Thilo Gross


As academia goes I have been around quite a bit. I studied physics in Oldenburg and Portsmouth. After a master in Nuclear Physics I worked with Ulrike Feudel on Nonlinear Dynamics for my PhD. Subsequently I joined Bernd Blasius' Theoretical Ecology group at Potsdam and then Yannis Kevrekidis' lab in Princeton's Chemical Engineering Department.

I returned to Germany to become group leader of the Dynamics of Biological Networks group at the Max-Planck Institute for Physics of Complex Systems. Next I moved to the UK and to Mathematics to become first Senior Lecturer and then Reader at the University of Bristol's Engineering Mathematics department. From Bristol I went back to the US to become Professor of Computer Science at UC Davis.

On Jan 1st, 2020 I finally returned to Germany to be appointed as a Professor of Biodiversity Theory at Carl von Ossietzky University, Oldenburg. In parallel I work at the Helmholtz Institute for Functional Marine Biodiversity, which is part of the Alfred-Wegener Institute for Marine and Polar research. At present I also remain affiliated with the University of California as an Adjunct Professor.

Research Work

In my work I use Network and Data Science, Statistical Physics and Nonlinear Dynamics to develop new approaches to complex real world systems. A central focus of my work is on ecological systems but I have worked in a broad variety of fields ranging from operations research to cell biology and medicine.

I developed a generalized modelling [1], a dynamical modelling approach where one describes the structure of a system, but doesn't specify the precise functional forms of interactions. Thus a single generalized model can describe a whole family of models for a given real world system. Despite their generality, generalized models can be analyzed very efficiently, which enables the researcher to rapidly narrow down what kinds are models can plausibly describe the system under consideration.

I have also made several contributions to the exploration of adaptive networks [2], a field of network science whose name was popularized by my paper [3]. In an adaptive network the topology of the network can change in response to the state of the nodes. For instance in an epidemic infected people might self-isolate and thus break links in the networks of contacts across which the disease is transmitted. Thus a feedback loop between the dynamics of the network nodes and the evolution of the network structure is formed that gives adaptive networks the ability to self-organize in unusual and often surprising ways.

Recently I have been dipping my toes in data analysis. My work in this area including using Egyptian art history to understand food web responses to climate change [4], figuring out causality from correlations [5], or using diffusion maps to find effective variables for cities [6] and bacteria [7].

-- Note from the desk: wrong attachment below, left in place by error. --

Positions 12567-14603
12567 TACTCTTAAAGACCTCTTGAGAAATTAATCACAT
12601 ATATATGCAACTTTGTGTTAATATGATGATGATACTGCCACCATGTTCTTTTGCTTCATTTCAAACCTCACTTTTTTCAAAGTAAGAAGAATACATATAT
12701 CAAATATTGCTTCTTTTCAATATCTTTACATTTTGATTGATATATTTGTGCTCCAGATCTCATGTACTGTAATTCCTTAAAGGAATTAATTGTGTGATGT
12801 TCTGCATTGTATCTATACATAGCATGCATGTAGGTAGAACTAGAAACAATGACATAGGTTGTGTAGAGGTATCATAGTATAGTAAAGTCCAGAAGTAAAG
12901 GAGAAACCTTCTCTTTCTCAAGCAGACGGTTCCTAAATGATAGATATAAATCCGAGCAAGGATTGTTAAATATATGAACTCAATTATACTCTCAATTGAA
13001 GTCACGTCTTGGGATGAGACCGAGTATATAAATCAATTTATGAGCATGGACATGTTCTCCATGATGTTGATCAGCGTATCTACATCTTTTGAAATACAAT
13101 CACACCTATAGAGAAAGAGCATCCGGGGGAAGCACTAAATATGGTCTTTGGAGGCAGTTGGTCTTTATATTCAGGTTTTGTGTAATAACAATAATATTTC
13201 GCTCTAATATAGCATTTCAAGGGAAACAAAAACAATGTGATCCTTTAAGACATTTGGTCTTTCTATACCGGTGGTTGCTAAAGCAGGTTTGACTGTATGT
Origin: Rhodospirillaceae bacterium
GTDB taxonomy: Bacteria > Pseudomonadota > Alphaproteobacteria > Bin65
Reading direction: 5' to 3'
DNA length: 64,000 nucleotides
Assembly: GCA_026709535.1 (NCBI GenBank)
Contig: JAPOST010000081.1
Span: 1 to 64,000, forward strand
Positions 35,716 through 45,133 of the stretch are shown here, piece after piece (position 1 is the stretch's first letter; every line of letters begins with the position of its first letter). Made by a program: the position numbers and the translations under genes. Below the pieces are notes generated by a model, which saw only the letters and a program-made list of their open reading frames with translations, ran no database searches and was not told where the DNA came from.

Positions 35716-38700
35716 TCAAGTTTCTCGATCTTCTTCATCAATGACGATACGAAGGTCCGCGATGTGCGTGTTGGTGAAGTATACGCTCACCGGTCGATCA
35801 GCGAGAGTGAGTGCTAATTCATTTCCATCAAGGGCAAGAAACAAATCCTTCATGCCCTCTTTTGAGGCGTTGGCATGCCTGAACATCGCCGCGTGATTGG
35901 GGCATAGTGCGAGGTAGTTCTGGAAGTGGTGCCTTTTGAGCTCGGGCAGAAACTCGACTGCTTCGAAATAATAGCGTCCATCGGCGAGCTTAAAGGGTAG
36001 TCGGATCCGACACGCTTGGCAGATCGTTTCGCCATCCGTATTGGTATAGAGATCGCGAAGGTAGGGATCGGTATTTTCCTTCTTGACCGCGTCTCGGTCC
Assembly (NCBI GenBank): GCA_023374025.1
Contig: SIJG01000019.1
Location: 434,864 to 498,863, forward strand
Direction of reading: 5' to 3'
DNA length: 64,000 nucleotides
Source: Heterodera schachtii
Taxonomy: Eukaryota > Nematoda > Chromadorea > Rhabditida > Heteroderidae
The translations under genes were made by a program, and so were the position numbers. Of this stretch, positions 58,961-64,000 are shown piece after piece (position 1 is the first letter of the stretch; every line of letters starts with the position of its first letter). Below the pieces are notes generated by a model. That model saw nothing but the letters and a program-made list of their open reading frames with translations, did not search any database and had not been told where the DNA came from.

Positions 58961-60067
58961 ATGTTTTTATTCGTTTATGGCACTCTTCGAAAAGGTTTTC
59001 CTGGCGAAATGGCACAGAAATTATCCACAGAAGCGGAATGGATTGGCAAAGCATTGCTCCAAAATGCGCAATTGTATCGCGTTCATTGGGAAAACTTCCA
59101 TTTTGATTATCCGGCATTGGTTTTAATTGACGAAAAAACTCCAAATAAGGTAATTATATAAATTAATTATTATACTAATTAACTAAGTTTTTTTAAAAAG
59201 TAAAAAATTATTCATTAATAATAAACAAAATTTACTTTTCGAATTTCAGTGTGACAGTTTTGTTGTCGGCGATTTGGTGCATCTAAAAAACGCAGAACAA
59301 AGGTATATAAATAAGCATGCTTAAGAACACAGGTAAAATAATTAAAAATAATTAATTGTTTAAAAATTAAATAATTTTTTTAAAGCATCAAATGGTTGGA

Please check the research topics and publications on this website for more information about my past and ongoing work.

Personal Life

My father was a captain of container ships and computer enthusiast and I feel I have inherited much of his curiosity and the love of water.

I like islands, lighthouses, a salty breeze and windswept beaches, cats and hamsters, hot food, maths, computers, modern art, short stories, long walks and metal music.

If I can't be on some far-off island the next best thing is to work on some creative project. For me that usually involves computers, maths, and working with data (for lack of other skills). Over the years I was able to contribute to a variety of Art projects. For example an istallation by Martin Baurmann and myself made it into the permanent exhibition of the Universum Science center in Bremen. The artwork "Cohesion and Chaos" that I created in collaboration with Frankie Partridge was shown in the "Creative Reactions" exhibition at Bristol's famous Hamilton House Gallery, among others. I served as a scientific expert at the Potsdam Science Film Festival and contributed to the Exhibition World and System at the Municipal Gallery in Dresden. One of my research papers actually got converted into a street theater performance.

Perhaps my biggest claim to fame is the creation of the Bristol Bridge Walk, a solution of the Königsberg bridge problem in Bristol. The Bridge problem is a famous problem that stands at the very beginning of graph theory and network science. Famously there is no walk that crosses each of the seven bridges of the historical city of Königsberg, such that each bridge is used exactly once. Inevitably the walker get's stuck on an island that can only be left by using one of the bridges for the second time. Like Königsberg, Bristol is also a city that is built on two islands and two river banks, but unlike historical Königsberg, modern Bristol has 45 bridges on it's main river system. As an exercise I showed that a bridgewalk is possible and walked the resulting (45km route). Then everything went a bit crazy. Now a couple of years later there is a book [8] about the Bristol Bridge Walk, an active Facebook community, several double-page reports in newspapers, radio features. The Bristol Bridge Walk was also used for multiple charity events, and served as the headline theme of Bristol Giving Day 2019.

I learned programming at an early age, way before I discovered that 'if' and 'then' are actually English words. To this day programming remains perhaps my biggest hobby. This includes making websites (like this one which I wrote in PHP). Over the years my wife Jutta and I were able to help out various smaller charities that were in need of a website.

I love reading and writing, both preferably in English, a language that seems to suit my brain much better than my native German. Perhaps predictably I am particularly fond of Science Fiction and Fantasy and unusual books in general.